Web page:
- Lyne, M., Grimshaw, K. and Brown, K., 2020c. The Mental Capacity Act requirements when an individual lacks the mental capacity to consent to treatment and care. Poole, England: NCPQSW Bournemouth University.
- Lyne, M. and Parker, J., 2020. From Ovid to Covid: The metamorphosis of Advanced Decisions to Refuse Treatment into a safeguarding issue. Journal of Adult Protection. (In Press)
- Mahato, P. K., Tamang, P., Shahi, P., Aryal, N., Regmi, P., Van Teijlingen, E. and Simkhada, P., 2020. Effects of COVID-19 during lockdown in Nepal. Europasian Journal of Medical Sciences, 2 (2).
- Matthews, J., 2020. “Cultural exceptionalism” in the global exchange of (mis)information around Japan’s responses to Covid-19. Media and Communication, 8 (2), 448-451.
- McAlaney, J. and Hills, P.J., 2020. Understanding Phishing Email Processing and Perceived Trustworthiness Through Eye Tracking. Frontiers in Psychology, 11, 1756.
- Miles, L. and Shipway, R., 2020. Exploring the COVID-19 Pandemic as a Catalyst for Stimulating Future Research Agendas for Managing Crises and Disasters at International Sport Events. Event Management, 24 (4), 537- 552.
- Mimler, M., 2020. Current developments – Europe: The final nail in the coffin for the patent with unitary effect or just another bump in the road? The German Constitutional Court declares void the German Act of Approval on a Unified Patent Court (2 BvR 739/17). Intellectual Property Forum, 120 (June), 89 – 91.
- Muniz-Pardos, B., Shurlock, J., Debruyne, A., Steinacker, J.M., Börjesson, M., Wolfarth, B., Bilzon, J.L.J., Löllgen, H., Ionescu, A., Zupet, P., Dohi, M., Swart, J., Badtieva, V., Zelenkova, I., Casasco, M., Geistlinger, M., Bachl, N., Tsofliou, F., Di Luigi, L., Bigard, X., Papadopoulou, T., Webborn, N., Singleton, P., Miller, M., Pigozzi, F. and Pitsiladis, Y.P., 2020. Collateral Health Issues Derived from the Covid-19 Pandemic. Sports Medicine – Open, 6 (1), 35.
- Ndasi, W., Bolat, E. and Roushan, G., 2020. Digital cause-related marketing advertising formats: Do the perceived donation amount offer and gender matters in display advertising on non-profit digital sites? Journal of Advertising Research. (In Press)
- Nguyen, A. and Catalan, D., 2020. Digital Mis/Disinformation and Public Engagment with Health and Science Controversies: Fresh Perspectives from Covid-19. Media and Communication, 8 (2), 323 – 328.
- Nguyen, H. and Nguyen, A., 2020. Covid-19 Misinformation and the Social (Media) Amplification of Risk: A Vietnamese Perspective. Media and Communication, 8 (2), 444-447.
- O’Carroll, V., Owens, M., Sy, M., El-Awaisi, A., Xyrichis, A., Leigh, J., Nagraj, S., Huber, M., Hutchings, M. and McFadyen, A., 2020. Top tips for interprofessional education and collaborative practice research: a guide for students and early career researchers. Journal of Interprofessional Care. (In Press)
- Oe, H., 2020. Discussion of digital gaming’s impact on players’ well-being during the COVID-19. arXiv (2005.00594v1 [cs.CY]).
- Oe, H., Takemoto, T. and Ridwan, M., 2020. Is Gamification a Magic Tool?: Illusion, Remedy, and Future Opportunities in Enhancing Learning Outcomes during and beyond the COVID-19. Budapest International Research and Critics in Linguistics and Education (BirLE) Journal, 3 (3), 1401 – 1414.
- Oe, H. and Weeks, M., 2020. How to Support Vulnerable Citizens during the COVID-19 Lockdown: A Community Initiative from Ubiquitous Network Perspectives. Budapest International Research and Critics Institute (BIRCI-Journal), 3 (2), 1369 – 1377.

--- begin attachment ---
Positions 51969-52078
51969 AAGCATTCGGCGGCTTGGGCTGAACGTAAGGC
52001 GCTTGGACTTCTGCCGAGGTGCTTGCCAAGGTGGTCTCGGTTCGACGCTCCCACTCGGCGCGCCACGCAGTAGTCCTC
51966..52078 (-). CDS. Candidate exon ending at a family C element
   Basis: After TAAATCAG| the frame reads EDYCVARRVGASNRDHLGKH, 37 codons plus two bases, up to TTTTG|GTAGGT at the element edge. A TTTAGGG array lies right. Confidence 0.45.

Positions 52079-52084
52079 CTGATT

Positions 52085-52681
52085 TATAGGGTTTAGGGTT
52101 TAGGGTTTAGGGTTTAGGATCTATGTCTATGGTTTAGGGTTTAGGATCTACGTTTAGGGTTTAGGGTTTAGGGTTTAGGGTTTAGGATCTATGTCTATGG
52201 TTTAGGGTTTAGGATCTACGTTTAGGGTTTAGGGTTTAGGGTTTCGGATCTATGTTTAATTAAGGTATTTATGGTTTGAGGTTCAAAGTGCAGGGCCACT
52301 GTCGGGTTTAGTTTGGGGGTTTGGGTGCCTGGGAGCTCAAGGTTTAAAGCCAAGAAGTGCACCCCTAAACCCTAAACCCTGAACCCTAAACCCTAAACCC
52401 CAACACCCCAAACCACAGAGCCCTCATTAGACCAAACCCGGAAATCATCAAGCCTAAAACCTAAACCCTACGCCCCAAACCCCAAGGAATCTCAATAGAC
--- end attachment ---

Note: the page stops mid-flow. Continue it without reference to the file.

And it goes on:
- Parrilli, M. D., Balavac, M. and Radicic, D., 2020. Business innovation modes and their impact on innovation outputs: Regional variations and the nature of innovation across EU regions. Research Policy, 49 (8), 104047.
- Patsakis, C., Casino, F. and Katos, V., 2020. Encrypted and Covert DNS Queries for Botnets: Challenges and Countermeasures. Computers and Security, 88 (January), 101614.
- Pinder, A.C., Raghavan, R., Britton, J. R. and Cooke, S.J., 2020. COVID-19 and biodiversity: The paradox of cleaner rivers and elevated extinction risk to iconic fish species. Aquatic Conservation: Marine & Freshwater Ecosystems, 30 (6), 1061-1062.
- Richards, B., 2020. The causes of sanity. Free Associations (78), 19-32.
- Rosser, E. Westcott, L., Ali, P.A., Bosanquet, J., Castro-Sanchez, E., Dewing, J., McCormack, B., Merrell, J., Witham, G. 2020 The Need for Visible Nursing Leadership During COVID-19. Journal of Nursing Scholarship. (In Press)
- Rutherford, and Cownie, F., 2020. Teaching Advertising for the Public Good. Westminster Papers in Communication and Culture, 15 (2), 162-177.
- Short, M., Bitzer, J. and Rowlands, S., 2020. Testing times. The European Journal of Contraception and Reproductive Health Care. (In Press)
- Sathian, B., Asim, M., Mekkodathil, A., van Teijlingen, E., Subramanya, S.H., Simkhada, P., Marahatta, S.B. and Shrestha, U.M., 2020. Impact of COVID-19 on community health: A systematic review of a population of 82 million. Journal of Advances in Internal Medicine, 9 (1), 4 – 11.
- Simmonds A, Nunn A, Gray M, Hardie C, Mayo S, Peter E, Richards J. 2020. Pedagogical practices that influence professional identity formation in baccalaureate nursing education: A scoping review. Nurse Education Today 93:104516
- Soopramanien, A., Jamwal, S. and Thomas, P., 2020. Digital health rehabilitation can improve access to care in spinal cord injury in the UK: A proposed solution. International Journal of Telerehabilitation, 12 (1), 3 – 16.
- Sreedharan, C., Thorsen, E., Upreti, L. and Sharma, S., 2020. Impact of COVID-19 on journalism in Nepal. Project Report. Tripureshwor, Kathmandu: Nepal Press Institute.
- Stankov, U., Filimonau, V. and Vujičić, M.D. 2020. A mindful shift: an opportunity for mindfulness-driven tourism in a post-pandemic world. Tourism Geographies. (In Press)